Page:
Just lift the dough round, including the parchment paper, right into the dutch oven, cover it and bake. For additional insight on what to expect with this unstructured dough, check out this video.
When the bread is done, place it on a cooling rack for a full two hours. That’s the hard part. It smells so good, you’ll want to cut into it immediately. After all, who doesn’t love warm bread straight from the oven? But don’t give in to the temptation. Gluten-free bread needs a full two hours of cooling to set completely.
gluten-free artisan bread
Adapted from Gluten-Free Artisan Bread in Five Minutes A Day
Keep a supply of this gluten-free all-purpose flour mixture in the pantry. With a batch of this master boule dough in the fridge, you can enjoy fresh bread every day. Just takes five minutes of your time.
GLUTEN-FREE ALL-PURPOSE FLOUR MIXTURE
- 6 cups stone ground white rice flour * (36 ounces / 1,020 grams)
- 3 1/4 cups sorghum flour (16 ounces / 455 grams)
- 1 3/4 cups tapioca flour or starch (8 ounces / 225 grams)
- 1 1/4 cups potato starch ** (8 ounces / 225 grams)
- 1/4 cup xanthan gum or psyllium husk powder (1.4 ounces / 40 grams)
GLUTEN-FREE ARTISAN BREAD
- 6 1/2 cups GLUTEN-FREE ALL-PURPOSE FLOUR MIXTURE (990 grams)
- 1 tablespoon instant yeast (or dry active yeast) (10 grams)
- 1 to 1 1/2 tablespoons coarse kosher salt (10 to 15 grams)
- 2 tablespoons sugar (30 grams)
- 3 3/4 cups lukewarm water (850 grams)
- parchment paper or cornmeal
GLUTEN-FREE ALL-PURPOSE FLOUR MIXTURE
Whisk and mix the ingredients in a 5- to 6-quart lidded container. Finish by picking up the container and vigorously shaking until the flours are completely blended.
The ingredients must be very well mixed, otherwise the xanthan gum or psyllium will not be evenly distributed and your loaves will be inconsistent.
Store the flour mixture in an airtight container in a cool dark area until needed.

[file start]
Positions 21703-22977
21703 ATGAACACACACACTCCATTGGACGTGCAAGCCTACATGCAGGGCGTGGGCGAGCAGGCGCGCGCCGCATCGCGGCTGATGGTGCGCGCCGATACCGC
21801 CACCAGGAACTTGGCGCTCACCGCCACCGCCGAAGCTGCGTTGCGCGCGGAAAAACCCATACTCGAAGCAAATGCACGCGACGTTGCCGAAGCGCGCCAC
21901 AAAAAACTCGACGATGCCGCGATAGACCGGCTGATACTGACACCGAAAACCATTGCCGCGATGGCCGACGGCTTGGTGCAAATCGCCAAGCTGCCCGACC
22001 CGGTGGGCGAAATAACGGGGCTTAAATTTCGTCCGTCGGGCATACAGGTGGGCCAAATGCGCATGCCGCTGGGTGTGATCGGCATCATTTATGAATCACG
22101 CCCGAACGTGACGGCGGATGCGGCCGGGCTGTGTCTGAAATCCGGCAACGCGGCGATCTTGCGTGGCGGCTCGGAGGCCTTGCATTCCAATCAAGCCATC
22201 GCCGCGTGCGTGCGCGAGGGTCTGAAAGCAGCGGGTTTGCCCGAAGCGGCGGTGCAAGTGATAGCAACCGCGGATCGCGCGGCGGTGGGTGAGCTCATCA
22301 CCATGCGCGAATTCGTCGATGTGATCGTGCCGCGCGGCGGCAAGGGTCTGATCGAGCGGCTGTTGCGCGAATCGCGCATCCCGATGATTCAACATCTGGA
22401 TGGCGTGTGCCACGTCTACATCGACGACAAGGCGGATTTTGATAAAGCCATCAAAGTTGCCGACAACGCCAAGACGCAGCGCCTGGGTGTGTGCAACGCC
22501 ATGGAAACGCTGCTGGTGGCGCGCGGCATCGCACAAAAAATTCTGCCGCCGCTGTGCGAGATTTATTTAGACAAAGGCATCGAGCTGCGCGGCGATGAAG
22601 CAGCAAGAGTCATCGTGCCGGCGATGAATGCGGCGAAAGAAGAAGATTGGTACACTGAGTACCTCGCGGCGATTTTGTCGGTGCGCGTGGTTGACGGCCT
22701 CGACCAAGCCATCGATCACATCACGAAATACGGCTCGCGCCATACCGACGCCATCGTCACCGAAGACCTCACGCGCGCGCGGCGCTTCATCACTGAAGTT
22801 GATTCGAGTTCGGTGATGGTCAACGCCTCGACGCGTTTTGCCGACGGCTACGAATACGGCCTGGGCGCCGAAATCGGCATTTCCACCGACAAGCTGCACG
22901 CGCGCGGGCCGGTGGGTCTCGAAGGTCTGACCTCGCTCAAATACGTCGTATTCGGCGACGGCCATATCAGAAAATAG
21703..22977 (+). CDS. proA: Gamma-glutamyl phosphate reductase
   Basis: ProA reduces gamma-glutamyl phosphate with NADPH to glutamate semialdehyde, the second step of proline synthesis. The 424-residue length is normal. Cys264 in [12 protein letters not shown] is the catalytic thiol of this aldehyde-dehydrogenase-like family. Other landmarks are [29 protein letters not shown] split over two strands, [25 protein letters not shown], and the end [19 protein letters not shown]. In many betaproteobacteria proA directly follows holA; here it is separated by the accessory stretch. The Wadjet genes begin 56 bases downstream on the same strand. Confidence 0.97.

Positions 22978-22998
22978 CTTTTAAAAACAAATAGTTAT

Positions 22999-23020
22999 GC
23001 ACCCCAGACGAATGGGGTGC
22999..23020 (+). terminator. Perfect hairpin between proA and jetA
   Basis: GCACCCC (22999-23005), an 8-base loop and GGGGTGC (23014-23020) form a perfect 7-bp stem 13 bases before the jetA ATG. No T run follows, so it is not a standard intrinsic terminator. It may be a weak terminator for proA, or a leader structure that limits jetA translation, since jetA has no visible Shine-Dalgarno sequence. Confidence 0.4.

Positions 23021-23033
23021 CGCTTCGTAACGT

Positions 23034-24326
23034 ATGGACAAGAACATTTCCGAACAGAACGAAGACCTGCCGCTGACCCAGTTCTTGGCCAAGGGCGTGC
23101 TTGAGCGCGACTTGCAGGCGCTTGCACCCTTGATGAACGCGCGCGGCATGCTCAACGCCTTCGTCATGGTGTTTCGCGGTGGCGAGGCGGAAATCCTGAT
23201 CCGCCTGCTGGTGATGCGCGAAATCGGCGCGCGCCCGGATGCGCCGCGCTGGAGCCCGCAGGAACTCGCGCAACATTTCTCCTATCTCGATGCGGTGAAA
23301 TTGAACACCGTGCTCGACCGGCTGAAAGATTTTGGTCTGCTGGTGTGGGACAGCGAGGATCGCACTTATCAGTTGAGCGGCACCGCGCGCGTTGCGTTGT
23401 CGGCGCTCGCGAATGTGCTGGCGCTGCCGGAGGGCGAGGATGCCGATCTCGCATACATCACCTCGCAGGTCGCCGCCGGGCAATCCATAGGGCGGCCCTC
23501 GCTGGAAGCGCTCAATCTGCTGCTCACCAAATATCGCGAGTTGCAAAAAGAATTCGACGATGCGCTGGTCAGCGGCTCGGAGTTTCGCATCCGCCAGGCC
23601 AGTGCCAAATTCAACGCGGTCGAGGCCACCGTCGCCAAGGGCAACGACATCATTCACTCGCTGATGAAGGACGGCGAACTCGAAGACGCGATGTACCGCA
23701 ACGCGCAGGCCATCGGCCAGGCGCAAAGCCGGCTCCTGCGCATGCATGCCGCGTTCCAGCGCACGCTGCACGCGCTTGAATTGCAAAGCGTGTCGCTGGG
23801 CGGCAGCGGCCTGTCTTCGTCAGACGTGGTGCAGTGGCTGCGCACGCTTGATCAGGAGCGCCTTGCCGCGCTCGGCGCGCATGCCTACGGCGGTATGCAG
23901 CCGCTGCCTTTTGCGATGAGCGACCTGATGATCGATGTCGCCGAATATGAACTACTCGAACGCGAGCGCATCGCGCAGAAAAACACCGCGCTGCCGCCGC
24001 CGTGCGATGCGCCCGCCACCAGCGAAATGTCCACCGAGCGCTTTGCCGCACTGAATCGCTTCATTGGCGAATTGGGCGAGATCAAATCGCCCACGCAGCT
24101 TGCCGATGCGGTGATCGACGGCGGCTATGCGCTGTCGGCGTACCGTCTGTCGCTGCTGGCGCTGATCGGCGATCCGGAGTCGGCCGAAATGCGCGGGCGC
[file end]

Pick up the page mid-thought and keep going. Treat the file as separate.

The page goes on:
* Do not substitute with sweet white rice flour.
** Do not substitute with potato flour.
If you’re measuring by U.S. cup-measures, be sure to pack the flour tightly into the cup, as if you were measuring brown sugar.
GLUTEN-FREE ARTISAN BREAD
In a 5 to 6-quart bowl or stand mixer, whisk together the flour, yeast, salt and sugar.
Add the lukewarm water — lukewarm water (100ºF) will allow the dough to rise to the right point for storage in about 2 hours.
Mix with the paddle attachment of mixer until mixture is very smooth, for about one minute. Alternatively, using a spoon or spatula, mix well by hand for one to two minutes. Kneading is not necessary. Transfer mixture to lidded (not airtight) food container.
Cover with a lid that fits well to the container but can be cracked open so it’s not completely airtight. Plastic wrap is fine, too. Allow the mixture to rise at room temperature about 2 hours; then refrigerate it and use over the next 10 days. You can use a portion of the dough any time after the 2-hour rise. Fully refrigerated wet dough is less sticky and easier to work with than dough at room temperature, but whatever you do,
do not punch down the dough — this is unnecessary with gluten-free bread baking.
On baking day: pull off a 1-pound (grapefruit-size) piece of dough, then place it on a pizza peel prepared with plenty of cornmeal or parchment paper. Gently press the dough into a ball and use wet fingers to smooth the surface. Allow it to rest at room temperature for 60 minutes loosely covered with plastic wrap or under a roomy overturned bowl. The dough will not look as though it has risen much after the 60 minutes — this is normal.
While the dough is resting, preheat a baking stone or baking steel near the middle of your oven set at 450ºF for at least 30 minutes. Alternatively, preheat a lidded Dutch oven for 45 minutes at 450ºF. If you are using the stone or steel, place an empty metal broiler tray for holding water on the shelf below the stone or steel.
Dust the top of the dough liberally with gluten-free flour. Slash a 1/4-inch to a 1/2-inch deep cross or scallop(s) across the top using a wet serrated bread knife.
Shimmy the loaf onto the preheated stone. Quickly and carefully pour 1 cup of hot water from the tap into the metal broiler tray and close the oven door to trap the steam. If you are using parchment paper on the steel or stone, remove it after 20 minutes. Bake loaf for a total of 45 minutes. Alternatively, use the piece of parchment paper as handles and carefully lower the dough-topped parchment paper into the preheated pot. Cover and place in the oven. No need for a steam bath with the dutch oven. If you are using the preheated vessel, remove the lid after 30 minutes, and bake for 15 minutes longer uncovered or until the crust is richly browned.
Allow bread to cool completely, about 2 hours, on a wire rack.
Store remaining dough in the refrigerator in your lidded or loosely plastic-wrapped container and use it over the next 10 days. If your container isn't vented, allow gasses to escape by leaving the cover open a crack for the first couple of days in the fridge. After that, it can be closed.